When negotiating with someone we have to start with understanding their objectives, and how they will react to the process of negotiation. Only by understanding their cultural background can we start to really understand them, even before taking their individual characteristics into account (psychology).The first rule of negotiation is to understand the other person. Agreement, unless under duress, requires mutual understanding.
are based on habit and what
you conceive to be convenient to you."
It is a fact, generally acknowledged, that people are in part, at least, a product of their culture. That culture may be national, as in the mainstream business culture of the US, regional as in the case of Sicily, it may be a sub-group within a nation; French bureaucrats, a language group in Belgium, or it may transcend national boundaries for a UN employee working in Geneva.
The culture, or cultures, that we exist in gives us our sense of social well-being, our certainties and prejudices. They determine our attitude to gender, to politics, to marriage, to children, to religion, to foreigners; in short culture colors our view of the World we live in. Cultures are more than national identity, race or gender, they are a set of ideas and values shared by a group of people,and include usages, manners, customs, mores and morals (per William Graham Sumner). As such they can be transmitted to newcomers, be transplanted to new territories and last for long periods of time. Cultures also change in the continual process of adapting to change, but the changes normally strengthen cultures and make them able to survive; it is however easy to mistake an adaptation for a fundamental change. The strength of cultures runs very deep and is often the primary determinate of human behavior.
Cultures are not value free and are not all equal, this may not be something you feel comfortable with, but when you are negotiating you are dealing with the realities of a situation, not with what you would like to see. Some cultures have transmitted values which have given their participants a clear economic and social advantage. Francis Fukuyama in Trust: The Social Virtues and the Creation of Prosperity  says that "A thriving civil society depends on a people's habits, customs, and ethics - attributes that can be shaped only indirectly through conscious political action and must otherwise be nourished through an increased awareness and respect for culture" [page 5]. Fukuyama also notes that "The increasing salience of culture in the global order is such that Samuel Huntington has argued that the world is moving into a period of 'civilizational clash,' in which the primary identification of people will not be idealogical, as during the cold war, but cultural." The extreme example of a society with negative values was recorded in The Mountain People by Colin Turnbull where he noted the behavior of the Ik people; Turnbull gives examples of the deterioration of societal values, as food became scarcer and scarcer and the people starved to death. Fukuyama notes that a higher level of trust in a society improves its stability and has economic and social benefits, he also distinguishes between societies such as Italy and China which are family-oriented and societies like Japan and Germany which are more easily able to subordinate individual interests to the larger group. See also TRUST.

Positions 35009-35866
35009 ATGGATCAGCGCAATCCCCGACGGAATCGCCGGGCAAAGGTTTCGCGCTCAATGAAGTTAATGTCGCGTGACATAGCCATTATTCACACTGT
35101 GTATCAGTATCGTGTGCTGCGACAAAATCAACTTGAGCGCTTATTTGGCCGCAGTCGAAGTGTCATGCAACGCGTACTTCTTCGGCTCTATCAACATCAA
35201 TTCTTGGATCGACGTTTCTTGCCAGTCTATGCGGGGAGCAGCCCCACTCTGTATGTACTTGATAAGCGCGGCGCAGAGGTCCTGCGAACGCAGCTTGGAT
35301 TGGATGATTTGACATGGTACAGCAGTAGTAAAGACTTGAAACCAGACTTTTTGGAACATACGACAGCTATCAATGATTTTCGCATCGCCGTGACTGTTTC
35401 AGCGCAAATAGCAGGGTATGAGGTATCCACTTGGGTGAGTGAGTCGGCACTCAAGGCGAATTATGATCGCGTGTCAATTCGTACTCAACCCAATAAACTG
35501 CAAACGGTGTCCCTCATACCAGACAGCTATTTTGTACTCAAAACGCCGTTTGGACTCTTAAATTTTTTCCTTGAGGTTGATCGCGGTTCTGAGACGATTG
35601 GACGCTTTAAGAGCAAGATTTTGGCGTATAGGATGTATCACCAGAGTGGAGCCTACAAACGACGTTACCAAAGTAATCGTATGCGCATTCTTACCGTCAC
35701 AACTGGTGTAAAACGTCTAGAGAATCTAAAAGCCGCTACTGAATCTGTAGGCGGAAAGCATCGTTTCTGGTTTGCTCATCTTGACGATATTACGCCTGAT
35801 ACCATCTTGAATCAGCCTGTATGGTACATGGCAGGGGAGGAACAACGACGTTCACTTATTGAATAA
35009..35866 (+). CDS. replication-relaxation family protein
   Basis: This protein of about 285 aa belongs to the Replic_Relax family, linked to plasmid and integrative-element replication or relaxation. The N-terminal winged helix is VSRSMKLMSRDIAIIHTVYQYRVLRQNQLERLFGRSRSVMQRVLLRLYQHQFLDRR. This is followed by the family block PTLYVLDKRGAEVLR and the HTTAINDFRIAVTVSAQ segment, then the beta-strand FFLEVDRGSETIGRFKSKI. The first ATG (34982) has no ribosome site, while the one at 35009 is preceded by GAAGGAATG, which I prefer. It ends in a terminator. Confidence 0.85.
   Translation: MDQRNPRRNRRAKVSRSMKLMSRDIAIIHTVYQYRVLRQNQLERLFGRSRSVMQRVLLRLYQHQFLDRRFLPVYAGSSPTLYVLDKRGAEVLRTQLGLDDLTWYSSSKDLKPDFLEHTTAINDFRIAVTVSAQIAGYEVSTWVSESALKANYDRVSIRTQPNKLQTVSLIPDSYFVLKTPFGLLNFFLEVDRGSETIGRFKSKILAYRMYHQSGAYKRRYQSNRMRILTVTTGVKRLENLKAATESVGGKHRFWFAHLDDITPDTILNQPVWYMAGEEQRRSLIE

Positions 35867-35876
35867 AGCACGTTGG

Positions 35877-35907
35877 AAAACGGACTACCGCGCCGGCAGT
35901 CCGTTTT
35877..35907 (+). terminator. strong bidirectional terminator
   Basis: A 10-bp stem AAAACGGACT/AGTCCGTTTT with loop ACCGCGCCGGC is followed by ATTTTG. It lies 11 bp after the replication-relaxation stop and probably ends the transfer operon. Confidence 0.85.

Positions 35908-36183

The British Expedition to China 1792-94